top of page

7 Questions on Leadership with Tan Wang

Name: Tan Wang

Title: Senior Manager Data Strategy

Organisation: ANZ

I enjoy solving problems through thoughtful collaboration and clear communication. The essence of my approach to solving problems both in and out of work is to clearly articulate and understand the problems presented, then to find pragmatic solutions that add value to solving the problem at hand, in iterations. I like to put things in order, and I like a certain amount of organised chaos to challenge my comfort zone. I think most issues can be overcome with clear and carefully considered communication, and nothing is really a deal breaker, there is always something bigger, context is everything!

Thank you to the 2,000 leaders who’ve generously done the 7 Questions on Leadership!

I hope Tan's answers will encourage you in your leadership journey. Enjoy!


Jonno White

1. What have you found most challenging as a leader?

What is the right thing to do. I think all leaders will start from a position of wanting to do good with the resources and people they have access to, however there isn’t a rule book that clear tells us what is right, what is wrong. In fact, as I progressed in my path as a leader, I have ultimately come to the conclusion that there is no such thing, it’s all contextually what is more appropriate vs what is less appropriate given your specific circumstances. Good leadership is about providing choice for those around you, and everything we end up doing is just that, a choice, there are no ultimatums.

2. How did you become a leader? Can you please briefly tell the story?

I fell into this position by accident, it was a happy accident. When I think back to the beginning of my career, I was very happy being the expert, the SME that everyone came to and relied on because I was good at my technical role. What I found was that the more I demonstrated my ability to perform, to be reliable, the more people turned to me for advice, and followed my guidance. While I had no ‘one’ to lead, I was indirectly leading a small number of individuals through the work I did, and this eventually turned into me being in a position where I was indirectly influencing and leading large teams, even entire business units. It was my desire to do the absolute best at what I did that led me to being in a leadership position, it was never about chasing a leadership role for me.

3. How do you structure your work days from waking up to going to sleep?

Organised chaos is the best way to describe my day. Being in a strategy role, it’s difficult to predict what surprises can jump out at you over the course of your week or day. I hold a certain few key priorities at the forefront of my mind, and shape my week to try to both react to the changing environment around me, and also make iterative progress towards my goals against my key priorities. This might go against the advice of many but I try not to build ‘list’, I’ve tried it and find that when I do, most of my day become about managing my list, as opposed my work. In order to get the most out of my day, I try to focus on the ‘value’ I need to deliver against my key priorities, and do what is needed across my days to get there. Work comes naturally to me when I have a clearly articulated goal in my mind.

4. What's a recent leadership lesson you've learned for the first time or been reminded of?

An important lesson that I’ve been reminded of recently is to simply just ‘show up’, whether it’s mentally or physically. Sometimes, people become leaders by choice, and other times they become leaders by accident (like I did), but in either case, you have to remember that there are others that rely on your presence and guidance to make progress, you owe it to those people to be there and be available when they need you, even if you’d rather have some ‘quiet’ time to focus on your work. Leaders don’t have the luxury of ‘taking time off’, we must be leaders whenever our people need us to be.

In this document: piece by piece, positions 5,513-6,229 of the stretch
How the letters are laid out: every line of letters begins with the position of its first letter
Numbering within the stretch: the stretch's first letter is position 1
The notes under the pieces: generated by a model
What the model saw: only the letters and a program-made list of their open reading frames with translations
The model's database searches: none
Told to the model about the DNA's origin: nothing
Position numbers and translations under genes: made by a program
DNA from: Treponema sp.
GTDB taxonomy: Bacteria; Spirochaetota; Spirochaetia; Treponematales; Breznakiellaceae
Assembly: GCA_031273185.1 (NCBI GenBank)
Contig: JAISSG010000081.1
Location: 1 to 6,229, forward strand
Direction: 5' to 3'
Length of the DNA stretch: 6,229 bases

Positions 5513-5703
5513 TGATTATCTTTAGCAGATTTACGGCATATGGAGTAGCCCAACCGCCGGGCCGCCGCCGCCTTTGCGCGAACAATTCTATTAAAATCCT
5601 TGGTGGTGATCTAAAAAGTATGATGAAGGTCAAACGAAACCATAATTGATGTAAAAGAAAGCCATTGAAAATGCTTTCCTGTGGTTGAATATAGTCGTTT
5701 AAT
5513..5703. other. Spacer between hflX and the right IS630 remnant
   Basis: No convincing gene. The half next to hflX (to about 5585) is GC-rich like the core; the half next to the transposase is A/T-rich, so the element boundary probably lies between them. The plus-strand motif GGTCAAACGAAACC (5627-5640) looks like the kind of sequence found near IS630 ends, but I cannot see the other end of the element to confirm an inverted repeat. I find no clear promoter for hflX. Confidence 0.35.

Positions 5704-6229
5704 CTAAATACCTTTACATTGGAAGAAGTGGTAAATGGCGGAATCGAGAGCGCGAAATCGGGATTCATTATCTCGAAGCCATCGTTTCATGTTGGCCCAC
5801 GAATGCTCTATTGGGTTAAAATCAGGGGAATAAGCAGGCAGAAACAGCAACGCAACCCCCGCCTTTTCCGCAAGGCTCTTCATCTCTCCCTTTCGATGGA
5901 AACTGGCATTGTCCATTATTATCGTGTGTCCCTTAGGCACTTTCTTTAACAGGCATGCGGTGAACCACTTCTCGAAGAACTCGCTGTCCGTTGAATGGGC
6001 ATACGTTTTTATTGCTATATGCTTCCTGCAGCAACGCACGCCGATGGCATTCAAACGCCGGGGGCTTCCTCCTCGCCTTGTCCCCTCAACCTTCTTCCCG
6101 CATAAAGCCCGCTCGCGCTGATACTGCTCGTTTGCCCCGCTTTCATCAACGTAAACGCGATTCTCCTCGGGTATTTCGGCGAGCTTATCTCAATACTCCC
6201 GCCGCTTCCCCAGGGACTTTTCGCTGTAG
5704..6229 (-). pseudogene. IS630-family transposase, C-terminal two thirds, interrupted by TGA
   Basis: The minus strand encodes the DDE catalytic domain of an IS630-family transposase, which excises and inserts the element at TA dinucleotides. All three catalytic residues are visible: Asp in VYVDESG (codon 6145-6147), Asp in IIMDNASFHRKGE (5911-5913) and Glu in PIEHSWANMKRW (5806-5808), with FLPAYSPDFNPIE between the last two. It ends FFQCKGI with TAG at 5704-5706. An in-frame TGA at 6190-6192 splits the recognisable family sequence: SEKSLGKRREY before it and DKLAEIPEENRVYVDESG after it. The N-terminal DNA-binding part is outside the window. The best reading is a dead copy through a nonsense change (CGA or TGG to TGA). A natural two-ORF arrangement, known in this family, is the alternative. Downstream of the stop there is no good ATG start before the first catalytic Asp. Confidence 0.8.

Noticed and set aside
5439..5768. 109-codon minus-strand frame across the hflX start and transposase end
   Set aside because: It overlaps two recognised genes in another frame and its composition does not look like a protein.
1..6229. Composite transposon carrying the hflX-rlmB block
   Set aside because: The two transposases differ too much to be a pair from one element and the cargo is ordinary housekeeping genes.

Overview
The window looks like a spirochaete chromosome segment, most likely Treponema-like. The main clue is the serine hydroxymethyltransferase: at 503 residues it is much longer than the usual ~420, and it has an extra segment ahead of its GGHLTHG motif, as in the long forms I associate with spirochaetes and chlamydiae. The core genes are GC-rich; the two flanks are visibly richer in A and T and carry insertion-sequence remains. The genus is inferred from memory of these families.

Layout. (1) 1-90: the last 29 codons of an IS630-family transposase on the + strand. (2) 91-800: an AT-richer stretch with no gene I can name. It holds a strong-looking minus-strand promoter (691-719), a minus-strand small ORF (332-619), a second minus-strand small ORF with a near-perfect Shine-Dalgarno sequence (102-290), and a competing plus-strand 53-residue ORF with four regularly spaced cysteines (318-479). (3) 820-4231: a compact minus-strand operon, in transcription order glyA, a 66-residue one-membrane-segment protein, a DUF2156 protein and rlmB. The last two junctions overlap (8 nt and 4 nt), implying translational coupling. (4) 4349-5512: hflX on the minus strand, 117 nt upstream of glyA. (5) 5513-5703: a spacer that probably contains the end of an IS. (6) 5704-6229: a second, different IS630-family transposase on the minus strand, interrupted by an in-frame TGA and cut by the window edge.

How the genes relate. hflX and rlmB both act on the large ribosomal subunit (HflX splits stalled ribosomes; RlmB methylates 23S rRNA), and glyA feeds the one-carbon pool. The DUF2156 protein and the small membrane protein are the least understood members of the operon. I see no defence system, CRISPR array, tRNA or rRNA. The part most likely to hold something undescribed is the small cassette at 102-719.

5. What's one book that has had a profound impact on your leadership so far? Can you please briefly tell the story of how that book impacted your leadership?

The five dysfunctions of a team. I think every leader should read this book. For me, this really gave me perspectives on what a team means and what it needs to me. You’re never working in isolation, in any environment, especially when you are a leader. Knowing how to approach the concept of teams whether you are managing one or just a part of one is a very important factor to consider as a leader. Reading this book taught me to look at my own team differently, it taught me the importance of trust in a team, and that fostering it well will lead to great accomplishments.

6. If you could only give one piece of advice to a young leader, what would you say to them?

Don’t be afraid to fail, you have more to offer than you think, but only if you speak up. Be extremely wary of a perfect career or track record, there is no such thing, we are the culminations of our successes and failures, and more often to not, true success does not happen without a long line of failures before them.

7. What is one meaningful story that comes to mind from your time as a leader, so far?

What I’ve realised is that the greatest achievement of being leader is not the accolades you build over your career, but instead, it’s how many lives did you manage to change in your time as a leader. Achieving outcomes is part of the job, but when what I really take value from is when someone I’ve led or coached provide feedback on how I’ve managed to help them grow, learn and develop into better people, that really means something. One of my employees recently provided such feedback to my leader, it was heartwarming to hear, and I can see the changes and growth in her abilities over the past 12 months, that’s what’ll always stay with me.

bottom of page